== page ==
In Focus Armed Violence Monitor – Perpetrators of Firearm Incidents in South East Europe in 2020 is Now Available

In its latest issue of the In Focus - Armed Violence Monitor, SEESAC provides a significant contribution towards a more comprehensive understanding of the characteristics of perpetrators of firearm incidents in South East Europe (SEE) in 2020.

By shedding light on the perpetrators' sex and age, the context of the incident, the type of weapon used, and other factors, this Monitor presents the data on individuals who committed firearm incidents as perpetrators, co-perpetrators, instigators, or accomplices.

Considering that the misuse of firearms is strongly gendered, with men being the majority of perpetrators, the Monitor focuses on men perpetrators in particular, with an emphasis on specific age groups at risk of firearm misuse.

Key highlights from this issue include:

  • In 2020, the AVMP captured 3,566 perpetrators who committed 2,469 (85.5%) firearm incidents in South East Europe.
  • The sex was specified for 2,700 (75.7%) perpetrators, with 2,646 men (98%) compared to only 54 women (2%), indicating a highly gendered nature of firearm misuse. 
  • The highest number of perpetrators (1,316 or 36.9%) was recorded in weapon seizures. Incidents in criminal context follow  with 1,008 (28.2%) perpetrators.
  • Perpetrators were mostly men aged 19-35, closely followed by men in the 36-60 age group.
  • Men make up 99% of perpetrators of domestic violence incidents while all cases of intimate partner violence were committed by men (39). Ten men and one woman committed suicide with a firearm after perpetrating domestic violence.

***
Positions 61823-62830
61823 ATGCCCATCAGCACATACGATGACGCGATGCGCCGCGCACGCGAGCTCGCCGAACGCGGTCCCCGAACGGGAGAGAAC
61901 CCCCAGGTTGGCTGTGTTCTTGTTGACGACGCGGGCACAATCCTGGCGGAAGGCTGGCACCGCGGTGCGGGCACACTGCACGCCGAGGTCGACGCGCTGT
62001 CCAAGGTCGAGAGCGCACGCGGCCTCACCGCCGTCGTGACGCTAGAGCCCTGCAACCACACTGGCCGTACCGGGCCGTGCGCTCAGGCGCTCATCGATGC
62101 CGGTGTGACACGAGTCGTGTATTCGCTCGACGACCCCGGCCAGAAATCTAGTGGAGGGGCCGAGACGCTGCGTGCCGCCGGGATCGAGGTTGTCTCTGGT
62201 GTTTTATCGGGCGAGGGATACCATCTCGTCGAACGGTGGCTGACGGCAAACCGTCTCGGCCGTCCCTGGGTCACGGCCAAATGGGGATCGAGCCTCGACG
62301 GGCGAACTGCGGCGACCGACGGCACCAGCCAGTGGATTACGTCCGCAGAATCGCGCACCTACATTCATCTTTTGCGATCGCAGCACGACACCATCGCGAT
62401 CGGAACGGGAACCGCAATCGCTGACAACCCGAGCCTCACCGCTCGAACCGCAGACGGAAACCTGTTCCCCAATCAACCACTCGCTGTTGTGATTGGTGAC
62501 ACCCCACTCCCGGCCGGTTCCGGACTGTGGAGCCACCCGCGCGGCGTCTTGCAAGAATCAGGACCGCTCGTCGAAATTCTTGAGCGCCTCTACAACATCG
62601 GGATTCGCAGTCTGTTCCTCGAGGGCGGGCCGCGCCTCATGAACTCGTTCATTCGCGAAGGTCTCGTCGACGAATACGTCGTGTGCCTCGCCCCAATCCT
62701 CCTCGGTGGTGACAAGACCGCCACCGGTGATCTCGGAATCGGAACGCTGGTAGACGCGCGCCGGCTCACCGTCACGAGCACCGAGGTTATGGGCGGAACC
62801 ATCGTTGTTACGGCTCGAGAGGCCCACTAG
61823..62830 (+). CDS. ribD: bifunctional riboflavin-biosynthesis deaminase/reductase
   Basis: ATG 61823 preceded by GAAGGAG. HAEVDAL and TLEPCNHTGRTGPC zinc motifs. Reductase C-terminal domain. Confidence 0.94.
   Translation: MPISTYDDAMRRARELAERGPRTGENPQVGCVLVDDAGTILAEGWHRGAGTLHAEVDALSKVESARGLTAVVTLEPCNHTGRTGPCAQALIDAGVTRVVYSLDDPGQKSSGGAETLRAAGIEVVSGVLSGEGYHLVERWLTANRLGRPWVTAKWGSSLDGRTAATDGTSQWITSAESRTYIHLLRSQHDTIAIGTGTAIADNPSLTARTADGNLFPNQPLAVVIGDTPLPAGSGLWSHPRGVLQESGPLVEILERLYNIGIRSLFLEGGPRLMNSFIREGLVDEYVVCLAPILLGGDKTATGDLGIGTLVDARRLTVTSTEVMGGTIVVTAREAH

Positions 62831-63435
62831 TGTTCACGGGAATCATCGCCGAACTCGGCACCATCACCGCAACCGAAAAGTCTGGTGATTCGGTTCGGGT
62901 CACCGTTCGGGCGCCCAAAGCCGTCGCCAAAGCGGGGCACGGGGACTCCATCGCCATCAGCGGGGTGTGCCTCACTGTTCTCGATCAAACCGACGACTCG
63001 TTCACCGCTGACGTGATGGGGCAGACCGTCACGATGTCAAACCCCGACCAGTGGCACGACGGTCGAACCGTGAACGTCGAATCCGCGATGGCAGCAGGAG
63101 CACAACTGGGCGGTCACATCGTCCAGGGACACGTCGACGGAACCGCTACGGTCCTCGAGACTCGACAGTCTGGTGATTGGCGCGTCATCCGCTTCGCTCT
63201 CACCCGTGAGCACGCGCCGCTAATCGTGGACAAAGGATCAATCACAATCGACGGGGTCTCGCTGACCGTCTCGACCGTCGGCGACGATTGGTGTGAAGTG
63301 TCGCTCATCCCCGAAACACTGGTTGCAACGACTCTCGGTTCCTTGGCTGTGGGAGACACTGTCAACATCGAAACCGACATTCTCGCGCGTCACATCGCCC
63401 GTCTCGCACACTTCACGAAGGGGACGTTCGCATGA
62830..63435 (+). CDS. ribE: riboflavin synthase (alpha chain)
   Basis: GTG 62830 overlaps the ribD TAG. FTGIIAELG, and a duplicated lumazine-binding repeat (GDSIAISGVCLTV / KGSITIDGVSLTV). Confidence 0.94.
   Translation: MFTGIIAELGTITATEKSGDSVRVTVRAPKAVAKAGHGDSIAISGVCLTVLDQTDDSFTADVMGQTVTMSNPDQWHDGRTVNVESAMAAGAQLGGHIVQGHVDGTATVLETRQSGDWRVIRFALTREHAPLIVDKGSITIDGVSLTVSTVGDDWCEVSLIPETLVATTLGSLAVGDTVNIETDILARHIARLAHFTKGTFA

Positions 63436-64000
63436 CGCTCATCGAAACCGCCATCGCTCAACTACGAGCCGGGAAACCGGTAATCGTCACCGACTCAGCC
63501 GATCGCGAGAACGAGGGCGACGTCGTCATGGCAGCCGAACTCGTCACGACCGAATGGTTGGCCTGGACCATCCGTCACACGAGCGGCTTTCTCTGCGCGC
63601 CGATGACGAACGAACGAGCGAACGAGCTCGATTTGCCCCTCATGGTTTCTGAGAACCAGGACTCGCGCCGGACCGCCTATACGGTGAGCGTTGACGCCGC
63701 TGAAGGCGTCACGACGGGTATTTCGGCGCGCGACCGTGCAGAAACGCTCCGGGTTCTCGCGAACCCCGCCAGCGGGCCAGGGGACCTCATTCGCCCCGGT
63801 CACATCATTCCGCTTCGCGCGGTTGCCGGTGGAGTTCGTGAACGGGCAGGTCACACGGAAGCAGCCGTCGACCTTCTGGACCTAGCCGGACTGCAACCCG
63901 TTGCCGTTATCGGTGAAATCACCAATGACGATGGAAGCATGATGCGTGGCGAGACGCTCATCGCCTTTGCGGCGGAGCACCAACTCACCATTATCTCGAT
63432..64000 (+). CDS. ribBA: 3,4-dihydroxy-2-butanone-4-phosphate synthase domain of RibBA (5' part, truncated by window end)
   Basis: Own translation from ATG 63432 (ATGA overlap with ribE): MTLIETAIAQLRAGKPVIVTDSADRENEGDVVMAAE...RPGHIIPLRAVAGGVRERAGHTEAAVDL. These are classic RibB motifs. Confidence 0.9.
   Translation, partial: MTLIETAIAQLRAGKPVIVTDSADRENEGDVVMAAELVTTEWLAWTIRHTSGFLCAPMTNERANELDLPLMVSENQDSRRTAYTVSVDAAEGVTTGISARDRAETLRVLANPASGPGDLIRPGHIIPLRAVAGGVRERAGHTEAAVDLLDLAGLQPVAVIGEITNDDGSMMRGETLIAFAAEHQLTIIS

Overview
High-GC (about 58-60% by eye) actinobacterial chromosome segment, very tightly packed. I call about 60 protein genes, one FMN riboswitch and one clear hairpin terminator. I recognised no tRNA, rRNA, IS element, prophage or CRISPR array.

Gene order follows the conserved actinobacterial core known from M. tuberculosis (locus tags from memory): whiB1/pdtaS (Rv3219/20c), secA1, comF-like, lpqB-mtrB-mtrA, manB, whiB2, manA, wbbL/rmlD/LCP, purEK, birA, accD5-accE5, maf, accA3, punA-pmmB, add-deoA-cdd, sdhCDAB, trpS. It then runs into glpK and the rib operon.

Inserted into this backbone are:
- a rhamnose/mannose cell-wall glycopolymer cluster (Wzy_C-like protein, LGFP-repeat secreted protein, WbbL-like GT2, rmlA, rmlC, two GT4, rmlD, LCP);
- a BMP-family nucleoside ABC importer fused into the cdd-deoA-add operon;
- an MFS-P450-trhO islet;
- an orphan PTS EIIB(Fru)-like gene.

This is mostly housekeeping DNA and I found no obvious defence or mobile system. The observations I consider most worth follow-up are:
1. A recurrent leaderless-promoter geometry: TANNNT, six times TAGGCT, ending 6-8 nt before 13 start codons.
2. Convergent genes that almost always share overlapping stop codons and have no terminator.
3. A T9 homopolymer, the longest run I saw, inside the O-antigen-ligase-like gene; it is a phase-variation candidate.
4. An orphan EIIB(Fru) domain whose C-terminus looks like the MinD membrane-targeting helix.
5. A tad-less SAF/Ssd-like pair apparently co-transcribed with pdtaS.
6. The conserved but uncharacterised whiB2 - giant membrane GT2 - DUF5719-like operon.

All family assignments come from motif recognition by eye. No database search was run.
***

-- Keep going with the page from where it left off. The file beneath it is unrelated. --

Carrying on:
• Men aged 36-60 comprised more than half of all men perpetrators of domestic violence (45).
  • In 2020, perpetrators were associated with weapons in illegal possession almost ten times more frequently than legally held weapons.
  • Men aged 61 and older show a strong propensity for suicides, with 23 men who committed suicides.
  • Men perpetrators under 19 years of age were mainly reported in connection to weapon seizures (15), robberies (9) and accidental shootings (8).
  • More than half of women perpetrators (28) were reported in connection to weapon seizures, followed by criminal context incidents (14).
  • A total of 13 law enforcement officers caused accidental shooting incidents due to improper handling of their service weapons, while seven law enforcement officers committed suicides with firearms. Five weapons used were in legal possession.
  • Perpetrators were caught in 1,887 out of 2887 firearm incidents recorded in 2020.

To read the whole report, please click here.


About the Armed Violence Monitoring Platform (AVMP)

The Armed Violence Monitoring Platform (AVMP) has been established by SEESAC with EU funding within the framework of EU Council Decision (CFSP) 2016/2356 and is currently supported through EU Council Decision (CFSP) 2019/2111, in support of SEESAC disarmament and arms control activities in South-East Europe.

The AVMP captures data on firearm-related incidents happening in Albania, Bosnia and Herzegovina, Montenegro, Serbia, North Macedonia, Kosovo* and the Republic of Moldova. 

The data is gathered daily from the relevant authorities' official websites, as well as print and online media.  The collected data range from the type of incident, firearms used, age and gender of the victim and the perpetrator, outcome of the incident. etc. Basic data analysis is also provided for various data sets aiming to discover trends related to the incidents. Quality assurance is conducted rigorously by SEESAC. The platform has seen significant improvements in recent years in terms of data collection and categorization. 

The purpose of the AVMP is to make essential data available to all interested parties working on small arms and light weapons control. The AVMP can serve as an informative tool for interventions with the overarching goal of a more effective response on arms control and the reduction of their negative impact on civilians.

*References to Kosovo shall be understood to be in the context of Security Council Resolution 1244 (1999).